SIDI BARRANI – THE ONLY THING LEFT STANDING COMPLETE IN BARRANI WAS THIS MONUMENT PROUDLY COMMEMORATING THE LIBERATION OF LIBYA BY THE ITALIANS. 13 December 1940 (AWM Image 004418, PHOTOGRAPHED BY F. HURLEY).
Sollum with its pretty little harbor. We did not go through the town but took the “Hell Fire Pass” up over the hills – a rough, treacherous, windy track… it was an extremely difficult road to negotiate… the way to the Libyan border, was marked by miles of barbed wire. For miles now we had been meeting trucks of “Iti” prisoners packed in, standing room only – being conveyed to various spots behind the lines, and many of the trucks were captured ones.
SOLLUM – OVERLOOKING THE JETTY AND HARBOUR AT SOLLUM BRITISH TRANSPORTS ARE UNLOADING BENZINE INSPITE OF ARTILLERY FIRE FROM ITALIAN GUNS DIRECTED ON THIS POINT. 28 December 1940 (AWM Image 004945, Photographer F. HURLEY).
Approaching Fort Capuzzo, the roadside was littered with all sorts of equipment – big trucks, burnt, on their sides, on their nose, upside down, in hundreds of bits; tanks burnt and disabled, guns, rifles, clothes, motor bikes, boots, water bottles, gas masks, blankets – everything…In the distance we saw a big mass of black figures; they were thousands more prisoners, hemmed in by barbed wire and awaiting transportation. Fort Capuzzo is nothing but a heap of rubble…
FORT CAPUZZO, LIBYA. RUINS OF THE FORT AFTER THE HEAVY BOMBARDMENT BY BRITISH FORCES. 24 December 1940 (AWM Image 005274, Photographer James Francis Hurley)
Another bad stretch of bombed road, with many of Graziani’s tablets, milestones and victory monuments uprooted…. an occasional aeroplane smashed and burnt by the roadside.
FORT CAPUZZO, LIBYA. L/C W. BROOKS, PROVOST CORPS 6TH DIVISION DIRECTS TRAFFIC AT JUNCTION OF SOLLUM-BARDIA ROAD. HIS IMPOSING PEDESTAL IS THE VICTOR ARCH ERECTED BY ITALIANS AND IS ANOTHER EXAMPLE OF THEIR FLAMBOYANT DECORATION OF THE OTHERWISE FEATURELESS LANDSCAPE. 27 December 1940 (AWM Image 005264, photograph James Francis Hurley)
Everywhere are signs of absolute confusion and rout of the Dagos. They left burnt bridges, undamaged as well as thousands of pounds worth of most valuable equipment in the way of big Diesel trucks, guns, clothing and stores.
Bardia. 1941-01-03. Pile of provisions and clothing on the ground after an Italian Quartermaster Store was destroyed by the Allies. Note the soldier in the background, possibly from 2/2nd Battalion, with a large cloth, possibly a captured banner. (Original housed in AWM Archive Store)( AWM Image PO2038.078)
Hundreds of these Dago trucks are being used by English and Aussie boys, who are also wearing various Dago things – caps, hats, overalls, boots etc are blending in with our own khaki dress…. along the route were hundreds of empty wine casks. They like their wine like our chaps like their tea or beer. Not all the barrels and bottles were empty, as our chaps found plenty of them full and had quite a merry time.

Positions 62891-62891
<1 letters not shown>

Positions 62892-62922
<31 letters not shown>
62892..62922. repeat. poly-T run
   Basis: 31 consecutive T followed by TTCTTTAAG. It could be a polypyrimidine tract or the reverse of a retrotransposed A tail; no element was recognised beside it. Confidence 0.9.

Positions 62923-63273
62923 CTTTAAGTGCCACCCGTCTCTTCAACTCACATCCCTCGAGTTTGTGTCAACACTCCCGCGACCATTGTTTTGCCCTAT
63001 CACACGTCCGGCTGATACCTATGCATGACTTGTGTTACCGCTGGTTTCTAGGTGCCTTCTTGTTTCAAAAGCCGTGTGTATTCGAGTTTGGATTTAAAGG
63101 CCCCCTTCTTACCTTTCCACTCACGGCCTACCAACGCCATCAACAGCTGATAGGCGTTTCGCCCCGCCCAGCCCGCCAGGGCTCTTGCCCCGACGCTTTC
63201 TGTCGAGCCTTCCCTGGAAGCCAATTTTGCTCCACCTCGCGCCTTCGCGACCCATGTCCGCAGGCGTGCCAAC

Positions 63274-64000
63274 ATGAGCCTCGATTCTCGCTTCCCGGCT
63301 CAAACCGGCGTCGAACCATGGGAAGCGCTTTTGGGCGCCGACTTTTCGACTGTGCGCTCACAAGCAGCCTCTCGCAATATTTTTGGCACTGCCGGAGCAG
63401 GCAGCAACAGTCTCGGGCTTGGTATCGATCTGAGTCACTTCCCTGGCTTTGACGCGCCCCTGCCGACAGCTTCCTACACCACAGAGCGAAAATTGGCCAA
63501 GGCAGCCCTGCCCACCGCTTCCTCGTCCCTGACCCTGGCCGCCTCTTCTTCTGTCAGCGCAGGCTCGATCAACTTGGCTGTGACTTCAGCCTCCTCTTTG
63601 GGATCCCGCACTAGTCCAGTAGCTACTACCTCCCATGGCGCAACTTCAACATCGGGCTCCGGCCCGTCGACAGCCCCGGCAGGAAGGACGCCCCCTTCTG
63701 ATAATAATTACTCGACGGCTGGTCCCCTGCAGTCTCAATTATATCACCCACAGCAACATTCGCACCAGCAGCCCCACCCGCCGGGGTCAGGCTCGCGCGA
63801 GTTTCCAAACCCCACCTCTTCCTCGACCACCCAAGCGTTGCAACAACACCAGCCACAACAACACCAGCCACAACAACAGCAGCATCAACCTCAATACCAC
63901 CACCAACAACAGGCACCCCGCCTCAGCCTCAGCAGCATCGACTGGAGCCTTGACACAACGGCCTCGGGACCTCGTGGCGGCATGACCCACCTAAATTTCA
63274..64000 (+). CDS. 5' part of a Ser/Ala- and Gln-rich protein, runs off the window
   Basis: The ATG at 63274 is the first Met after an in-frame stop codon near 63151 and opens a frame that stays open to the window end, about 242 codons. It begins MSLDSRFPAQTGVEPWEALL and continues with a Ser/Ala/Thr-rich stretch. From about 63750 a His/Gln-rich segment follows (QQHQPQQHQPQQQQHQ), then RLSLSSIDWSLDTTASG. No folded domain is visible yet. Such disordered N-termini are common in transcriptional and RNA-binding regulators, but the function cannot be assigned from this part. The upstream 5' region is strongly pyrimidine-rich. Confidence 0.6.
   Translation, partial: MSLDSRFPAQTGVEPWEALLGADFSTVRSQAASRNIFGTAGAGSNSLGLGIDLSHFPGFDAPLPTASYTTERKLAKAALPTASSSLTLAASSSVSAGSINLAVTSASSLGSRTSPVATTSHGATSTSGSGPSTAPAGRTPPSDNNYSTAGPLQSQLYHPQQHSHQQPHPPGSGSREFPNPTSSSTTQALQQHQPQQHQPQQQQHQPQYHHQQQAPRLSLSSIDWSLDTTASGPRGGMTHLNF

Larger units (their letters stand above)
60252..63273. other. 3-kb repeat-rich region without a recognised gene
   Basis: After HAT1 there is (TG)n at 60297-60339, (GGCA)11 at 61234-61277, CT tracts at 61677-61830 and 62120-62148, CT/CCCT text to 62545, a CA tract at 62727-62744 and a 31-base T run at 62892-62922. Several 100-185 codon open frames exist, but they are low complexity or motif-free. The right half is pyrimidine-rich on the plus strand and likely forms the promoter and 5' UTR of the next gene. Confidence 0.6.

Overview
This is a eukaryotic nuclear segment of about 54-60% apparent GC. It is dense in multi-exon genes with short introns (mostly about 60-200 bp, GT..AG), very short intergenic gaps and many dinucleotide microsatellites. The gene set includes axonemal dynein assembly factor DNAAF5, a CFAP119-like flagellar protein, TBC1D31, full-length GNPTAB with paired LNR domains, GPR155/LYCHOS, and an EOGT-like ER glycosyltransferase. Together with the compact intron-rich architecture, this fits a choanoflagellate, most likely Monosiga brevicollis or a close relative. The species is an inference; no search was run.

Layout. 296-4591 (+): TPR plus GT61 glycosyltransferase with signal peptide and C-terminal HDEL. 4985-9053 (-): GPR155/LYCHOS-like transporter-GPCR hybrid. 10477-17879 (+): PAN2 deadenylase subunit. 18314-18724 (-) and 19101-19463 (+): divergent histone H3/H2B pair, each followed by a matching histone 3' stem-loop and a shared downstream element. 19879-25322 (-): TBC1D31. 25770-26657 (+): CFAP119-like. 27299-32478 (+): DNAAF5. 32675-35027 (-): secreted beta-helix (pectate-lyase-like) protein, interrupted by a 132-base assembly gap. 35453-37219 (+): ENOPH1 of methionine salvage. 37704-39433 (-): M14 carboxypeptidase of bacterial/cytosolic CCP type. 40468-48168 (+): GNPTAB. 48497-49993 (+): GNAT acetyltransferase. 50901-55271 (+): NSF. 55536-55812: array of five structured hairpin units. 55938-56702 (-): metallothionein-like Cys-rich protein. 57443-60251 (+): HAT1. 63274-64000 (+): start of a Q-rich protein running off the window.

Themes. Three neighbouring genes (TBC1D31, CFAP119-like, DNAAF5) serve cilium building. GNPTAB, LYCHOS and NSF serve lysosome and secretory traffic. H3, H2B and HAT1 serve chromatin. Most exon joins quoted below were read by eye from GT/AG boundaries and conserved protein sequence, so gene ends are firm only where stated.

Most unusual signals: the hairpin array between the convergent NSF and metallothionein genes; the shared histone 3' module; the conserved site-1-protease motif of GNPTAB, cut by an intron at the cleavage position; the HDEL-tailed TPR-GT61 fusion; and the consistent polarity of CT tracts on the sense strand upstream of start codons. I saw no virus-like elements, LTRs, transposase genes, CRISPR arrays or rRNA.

BARDIA, LIBYA, 1941-01. DISABLED ITALIAN GUN, A 105/28 FIELD HOWITZER, AFTER BATTLE AROUND BARDIA ROAD. (DONOR: L. MOUSER). (AWM Image P00643.002)
… we were able to enjoy Graziani’s beautiful road. It is a magnificent road, excellent surface, good foundations, shiny knobs on every curve and every 200 yards are built platforms off the road to make turning easy and packing and unpacking of trucks a simple matter…
TOBRUK, LIBYA. 1941-12. ROAD BLOCKS USED ON THE EASTERN END OF THE BARDIA ROAD. (AWM Image 022175)
Arrival at the Battle Area
The night was beautiful- a full moon, mild and myriads of stars. Sometimes there would be a lull in firing, and then everything would go again – big and small, machine guns, rifles and anti-aircraft. The flash of the guns at night was beautiful … The cold towards morning is terrific. I slept in blankets, sleeping bag, pullover, shirt and balaclava… Most of the firing was being done by our fellows, and Tobruk was being pounded relentlessly by land and sea. The Dagos are well beaten here and the place will soon be in our hands…
TOBRUK, LIBYA. 1941. ITALIAN PRISONERS, CAPTURED BY THE 9TH AUSTRALIAN DIVISION, IN A TEMPORARY P.G.W. CAGE. (AWM Image 040628, Photographer G Keating)
Driving back to Alexandria
At one spot we came across about 24,000 prisoners straggling along the road. They were unattended and presented a sorry picture; they stretched for miles and naturally were most dejected, as they would be wondering, of course, just what treatment was ahead of them… I did forget to mention the thousands of petrol tins thrown everywhere across the desert. Mostly tins are carried for convenience, as each vehicle has to look after itself and those tins, twinkle and shine everywhere along the 2,000 mile trip we had…
LIBYA, 1941-12. FIGURE OF EROS MADE FROM KEROSENE TINS IN THE DESERT. (AWM Image 021710)